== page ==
Business codes are a widely used management instrument. Research into the effectiveness of business codes has, however, produced conflicting results. The main reasons for the divergent findings are: varying definitions of key terms; deficiencies in the empirical data and methodologies used; and a lack of theory. In this paper, we propose an integrated research model and suggest directions for future research.
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  • The Effect of Home and Host Country Cultures on the Manager's Individual Decision Making Related to Ethical Issues in a MNC.Virginija Kliukinskaite Vigil - 2011 - International Journal of Business Governance and Ethics 6 (1):1.
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  • Ethical Perception: Are Differences Between Ethnic Groups Situation Dependent?Jo Ann Ho - 2010 - Business Ethics 19 (2):154-182.
    This study was conducted to determine how culture influences the ethical perception of managers. Most studies conducted so far have only stated similarities and differences in ethical perception between cultural or ethnic groups and little attention has been paid towards understanding how cultural values influence the ethnic groups' ethical perception. Moreover, most empirical research in this area has focused on moral judgement, moral decision making and action, with limited empirical work in the area of ethical perception. A total of 22 (...)
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  • A Critical Reflection on Codes of Conduct in Vocational Education.Richard G. Bagnall & Sonal Nakar - 2018 - Journal of Moral Education 47 (1):78-90.
    The contemporary cultural context may be seen as presenting a moral void in vocational education, sanctioning the ascendency of instrumental epistemology and a proliferation of codes of conduct, to which workplace actions are expected to conform. Important among the purposes of such codes is that of encouraging ethical conduct, but, true to their informing instrumental epistemology, they tend to assume that ethical conduct is a formal matter: a priori, extrinsic, deductive, universal, determinate, unproblematic, incontestable, constraining and selfless. However, the context (...)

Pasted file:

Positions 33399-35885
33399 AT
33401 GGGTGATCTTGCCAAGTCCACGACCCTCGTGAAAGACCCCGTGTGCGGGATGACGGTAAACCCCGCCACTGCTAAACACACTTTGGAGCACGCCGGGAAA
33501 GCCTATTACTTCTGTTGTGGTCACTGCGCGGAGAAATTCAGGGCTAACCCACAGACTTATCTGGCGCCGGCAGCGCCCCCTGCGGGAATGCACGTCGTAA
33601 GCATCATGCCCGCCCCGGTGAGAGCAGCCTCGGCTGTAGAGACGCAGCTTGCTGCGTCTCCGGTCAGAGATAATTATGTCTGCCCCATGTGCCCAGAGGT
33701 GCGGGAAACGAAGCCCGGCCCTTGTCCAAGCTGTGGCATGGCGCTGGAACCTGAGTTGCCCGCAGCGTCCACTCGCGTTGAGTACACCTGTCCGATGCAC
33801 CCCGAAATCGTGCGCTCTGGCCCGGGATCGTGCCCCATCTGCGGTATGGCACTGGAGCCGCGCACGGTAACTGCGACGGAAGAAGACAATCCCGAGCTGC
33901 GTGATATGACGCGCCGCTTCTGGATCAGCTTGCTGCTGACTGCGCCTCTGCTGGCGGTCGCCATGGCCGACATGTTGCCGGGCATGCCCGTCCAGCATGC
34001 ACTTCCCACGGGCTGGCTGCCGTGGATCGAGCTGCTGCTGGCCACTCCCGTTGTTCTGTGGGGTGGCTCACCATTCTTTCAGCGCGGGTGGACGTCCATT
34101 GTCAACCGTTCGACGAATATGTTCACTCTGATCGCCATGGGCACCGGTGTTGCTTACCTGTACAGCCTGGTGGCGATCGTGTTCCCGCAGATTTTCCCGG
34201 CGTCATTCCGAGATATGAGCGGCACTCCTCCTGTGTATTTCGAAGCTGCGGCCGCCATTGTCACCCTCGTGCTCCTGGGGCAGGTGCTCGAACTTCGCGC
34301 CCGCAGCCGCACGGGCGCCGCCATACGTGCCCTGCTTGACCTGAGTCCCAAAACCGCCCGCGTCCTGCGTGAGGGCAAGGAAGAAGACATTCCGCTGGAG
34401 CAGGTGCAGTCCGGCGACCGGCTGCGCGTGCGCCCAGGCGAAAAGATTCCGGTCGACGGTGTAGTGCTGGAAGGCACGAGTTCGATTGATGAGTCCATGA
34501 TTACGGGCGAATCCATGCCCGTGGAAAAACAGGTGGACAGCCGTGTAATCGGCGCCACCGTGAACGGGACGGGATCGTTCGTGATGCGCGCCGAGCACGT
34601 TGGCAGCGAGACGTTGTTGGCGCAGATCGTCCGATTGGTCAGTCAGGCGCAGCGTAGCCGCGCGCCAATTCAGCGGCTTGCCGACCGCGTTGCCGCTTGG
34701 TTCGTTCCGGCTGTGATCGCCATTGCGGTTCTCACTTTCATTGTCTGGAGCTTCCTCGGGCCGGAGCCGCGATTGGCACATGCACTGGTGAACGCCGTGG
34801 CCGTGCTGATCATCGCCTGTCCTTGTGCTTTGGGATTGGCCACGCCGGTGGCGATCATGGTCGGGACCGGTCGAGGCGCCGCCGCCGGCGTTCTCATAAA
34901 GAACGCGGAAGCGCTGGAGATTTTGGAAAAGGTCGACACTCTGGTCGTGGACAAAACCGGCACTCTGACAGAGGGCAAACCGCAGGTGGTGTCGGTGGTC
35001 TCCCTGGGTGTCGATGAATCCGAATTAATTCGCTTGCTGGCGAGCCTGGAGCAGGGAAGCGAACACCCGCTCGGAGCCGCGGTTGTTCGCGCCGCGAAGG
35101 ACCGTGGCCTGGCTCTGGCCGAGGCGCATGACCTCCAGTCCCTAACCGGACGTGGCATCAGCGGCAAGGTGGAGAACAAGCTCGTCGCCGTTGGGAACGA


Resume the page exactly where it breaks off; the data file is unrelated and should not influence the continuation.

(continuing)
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  • An Examination Into the Disclosure, Structure, and Contents of Ethical Codes in Publicly Listed Acquiring Firms.Virginia Bodolica & Martin Spraggon - 2015 - Journal of Business Ethics 126 (3):1-14.
    Due to the prevalent influence of legal trends in driving ethical homogenization and persistent decoupling between ethical substance and symbolism in today’s organizations, scholars are calling for a renewed interest in the structural makeup of ethical codes. This article explores the disclosure trends and examines the contents of codes of ethics in the context of Canadian publicly listed acquirers. Relying on the analysis of codes’ public availability, structure, purpose, and promoted values, four clusters of behavior are identified. Although many firms (...)
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  • Moral Intensity, Issue Importance, and Ethical Reasoning in Operations Situations.Sean Valentine & David Hollingworth - 2012 - Journal of Business Ethics 108 (4):509 - 523.
    Previous work suggests that moral intensity and the perceived importance of an ethical issue can influence individual ethical decision making. However, prior research has not explored how the various dimensions of moral intensity might differentially affect PIE, or how moral intensity might function together with (or in the presence of) PIE to influence ethical decision making. In addition, prior work has also not adequately investigated how the operational context of an organization, which may embody conditions or practices that create barriers (...)
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  • The Influence of Unethical Peer Behavior on Observers' Unethical Behavior: A Social Cognitive Perspective. [REVIEW]Michael J. O’Fallon & Kenneth D. Butterfield - 2012 - Journal of Business Ethics 109 (2):117-131.
    The relationship between unethical peer behavior and observers’ unethical behavior traditionally has been examined from a social learning perspective. We employ two additional theoretical lenses, social identity theory and social comparison theory, each of which offers additional insight into this relationship. Data from 600 undergraduate business students in two universities provide support for all the three perspectives, suggesting that unethical behavior is influenced by social learning, social identity, and social comparison processes. Implications for managers and future research are discussed.
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  • Nine to Five: Skepticism of Women’s Employment and Ethical Reasoning. [REVIEW]Sean Valentine & Karen Page - 2006 - Journal of Business Ethics 63 (1):53 - 61.